Using the Data/Information/Knowledge/Wisdom Continuum
The nursing practice requires knowledge to function. Nurses employ a wide variety of practice and theoretical knowledge when handling patient matters (Ball, 2011). Also, the current new age requires that nurses are informed about daily life to provide quality care. The development of knowledge in the nursing practice is fundamental to the practice’ success. Knowledge creation in the nursing field occurs through setting data requirements, extracting knowledge from valid sources (Saba & McCormic, 2015). Also, knowledge creation requires the synthesis of information to determine specific relationships. Furthermore, nurses gain wisdom when they apply the knowledge in their practice. This paper will discuss how a nurse can perform synthesis of data to gain information. Also, the paper will discuss how a nurse practitioner will attain wisdom through the use of the knowledge.
The nursing question is, “Does the level of hand hygiene have a direct relationship with the development of nosocomial infections such as nosocomial pneumonia?
As a nurse practitioner, I understand that hand hygiene is a critical aspect when maintaining hygiene. Patients who observe hygiene are less likely to get infections compared to those that do not. Therefore, all kinds of hygiene, including hand hygiene, are very important in regards to fighting infections. For example, people who observe hand hygiene are less likely to get nosocomial infections such as nosocomial pneumonia. Furthermore, I understand the importance of hand hygiene because hospitals stress the importance of washing hands with soap and water, or using an alcohol-based cleaner. According to Keith & Berger (1985), more than 80% of diseases that are common among patients can be stopped through hand hygiene. For example, influenza and the common cold are some common infections that people can avoid through hand hygiene. Furthermore, nosocomial infections are transmitted through poor hygiene. Therefore, people who wash their hands on a regular basis have a lower risk factor for developing nosocomial infections.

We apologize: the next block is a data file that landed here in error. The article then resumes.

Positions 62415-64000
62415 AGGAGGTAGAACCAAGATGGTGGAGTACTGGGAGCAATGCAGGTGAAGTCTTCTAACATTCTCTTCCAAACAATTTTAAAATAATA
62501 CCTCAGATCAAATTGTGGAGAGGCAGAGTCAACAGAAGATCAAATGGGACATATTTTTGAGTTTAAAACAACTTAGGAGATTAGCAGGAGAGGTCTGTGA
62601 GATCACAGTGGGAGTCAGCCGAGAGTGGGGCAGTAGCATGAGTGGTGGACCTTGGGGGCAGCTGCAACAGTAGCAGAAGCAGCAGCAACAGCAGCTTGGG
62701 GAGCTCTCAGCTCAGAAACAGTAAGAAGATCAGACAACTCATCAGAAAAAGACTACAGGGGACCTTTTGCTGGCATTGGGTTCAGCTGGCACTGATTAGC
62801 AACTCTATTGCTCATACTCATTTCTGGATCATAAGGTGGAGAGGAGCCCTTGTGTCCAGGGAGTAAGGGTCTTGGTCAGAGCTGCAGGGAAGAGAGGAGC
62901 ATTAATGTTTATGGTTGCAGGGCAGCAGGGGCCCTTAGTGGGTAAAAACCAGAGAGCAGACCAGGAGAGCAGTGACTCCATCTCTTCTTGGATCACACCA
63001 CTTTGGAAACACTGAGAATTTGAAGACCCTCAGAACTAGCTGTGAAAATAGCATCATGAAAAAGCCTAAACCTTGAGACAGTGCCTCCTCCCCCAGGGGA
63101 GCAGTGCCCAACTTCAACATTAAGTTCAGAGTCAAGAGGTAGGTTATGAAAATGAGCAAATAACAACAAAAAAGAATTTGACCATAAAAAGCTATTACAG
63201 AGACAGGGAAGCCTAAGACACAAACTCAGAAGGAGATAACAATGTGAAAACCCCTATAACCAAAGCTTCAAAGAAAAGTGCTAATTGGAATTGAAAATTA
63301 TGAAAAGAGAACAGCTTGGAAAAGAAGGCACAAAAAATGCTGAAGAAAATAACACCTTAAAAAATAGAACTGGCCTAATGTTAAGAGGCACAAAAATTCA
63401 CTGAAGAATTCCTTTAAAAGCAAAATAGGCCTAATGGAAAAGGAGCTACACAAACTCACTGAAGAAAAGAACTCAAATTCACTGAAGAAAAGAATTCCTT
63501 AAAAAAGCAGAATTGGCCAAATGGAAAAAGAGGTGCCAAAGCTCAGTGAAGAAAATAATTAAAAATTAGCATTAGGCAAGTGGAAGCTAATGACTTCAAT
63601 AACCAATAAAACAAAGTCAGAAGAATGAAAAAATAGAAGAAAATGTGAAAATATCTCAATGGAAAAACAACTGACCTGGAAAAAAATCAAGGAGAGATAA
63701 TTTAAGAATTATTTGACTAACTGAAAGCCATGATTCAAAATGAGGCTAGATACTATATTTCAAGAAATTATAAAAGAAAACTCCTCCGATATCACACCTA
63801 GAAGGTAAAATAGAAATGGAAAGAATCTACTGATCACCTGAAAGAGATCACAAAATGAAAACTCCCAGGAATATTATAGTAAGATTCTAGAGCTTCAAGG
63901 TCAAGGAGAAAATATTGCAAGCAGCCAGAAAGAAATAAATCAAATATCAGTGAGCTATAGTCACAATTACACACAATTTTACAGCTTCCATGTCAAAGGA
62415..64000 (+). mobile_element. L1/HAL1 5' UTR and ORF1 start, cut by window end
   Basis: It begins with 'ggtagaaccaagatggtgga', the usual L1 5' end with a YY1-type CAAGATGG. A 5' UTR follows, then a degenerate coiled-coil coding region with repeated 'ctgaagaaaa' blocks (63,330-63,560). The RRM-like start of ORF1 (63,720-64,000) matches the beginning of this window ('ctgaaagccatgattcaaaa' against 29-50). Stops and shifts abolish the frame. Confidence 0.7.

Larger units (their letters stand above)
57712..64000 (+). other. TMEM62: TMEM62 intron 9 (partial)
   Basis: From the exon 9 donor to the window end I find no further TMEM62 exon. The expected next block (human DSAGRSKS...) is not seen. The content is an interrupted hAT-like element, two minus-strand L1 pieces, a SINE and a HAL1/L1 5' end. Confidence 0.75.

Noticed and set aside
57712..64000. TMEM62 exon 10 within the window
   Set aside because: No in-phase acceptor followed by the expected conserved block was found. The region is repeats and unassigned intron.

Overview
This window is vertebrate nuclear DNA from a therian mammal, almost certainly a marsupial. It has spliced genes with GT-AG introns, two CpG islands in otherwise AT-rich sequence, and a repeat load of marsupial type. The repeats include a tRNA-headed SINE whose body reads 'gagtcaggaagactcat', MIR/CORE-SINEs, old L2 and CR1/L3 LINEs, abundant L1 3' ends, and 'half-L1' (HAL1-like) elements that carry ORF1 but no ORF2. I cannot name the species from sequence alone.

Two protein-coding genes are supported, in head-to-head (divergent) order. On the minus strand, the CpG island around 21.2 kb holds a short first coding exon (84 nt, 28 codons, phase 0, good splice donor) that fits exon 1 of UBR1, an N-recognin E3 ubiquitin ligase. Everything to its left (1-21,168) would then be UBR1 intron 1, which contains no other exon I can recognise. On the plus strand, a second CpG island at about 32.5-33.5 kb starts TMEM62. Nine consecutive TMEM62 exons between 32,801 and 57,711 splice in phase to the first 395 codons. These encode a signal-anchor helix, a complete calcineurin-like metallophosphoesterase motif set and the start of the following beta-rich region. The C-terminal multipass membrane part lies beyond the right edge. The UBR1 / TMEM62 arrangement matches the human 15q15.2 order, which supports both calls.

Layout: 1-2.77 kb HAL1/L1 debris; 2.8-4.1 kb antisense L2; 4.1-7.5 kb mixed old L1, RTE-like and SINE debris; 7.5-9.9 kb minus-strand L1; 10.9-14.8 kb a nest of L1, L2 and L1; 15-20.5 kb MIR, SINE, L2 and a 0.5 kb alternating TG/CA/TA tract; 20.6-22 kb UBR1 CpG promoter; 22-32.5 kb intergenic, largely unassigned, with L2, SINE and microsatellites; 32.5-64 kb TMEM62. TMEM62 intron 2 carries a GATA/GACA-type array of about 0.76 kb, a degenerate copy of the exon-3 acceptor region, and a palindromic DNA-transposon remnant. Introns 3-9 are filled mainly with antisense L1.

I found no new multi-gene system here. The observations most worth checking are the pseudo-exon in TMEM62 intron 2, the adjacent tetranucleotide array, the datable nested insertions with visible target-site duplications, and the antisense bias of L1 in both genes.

I would require further information to ascertain my knowledge about nosocomial information ad hand hygiene. For example, I would need information from various hospitals about the level of patient admittance because of nosocomial diseases. Also, I would require information about the level of hand hygiene among patients. Furthermore, I would require information about nosocomial infections and how it manifests among patients. After that, I would use the information to make relationships. Therefore, the information needed to answer the clinical question would be infection rates, the rate of hand hygiene adherence and studies from different researchers about hand hygiene and nosocomial infections. I will use valid information databases such As PubMed, CINHAL and different medical journals to get information.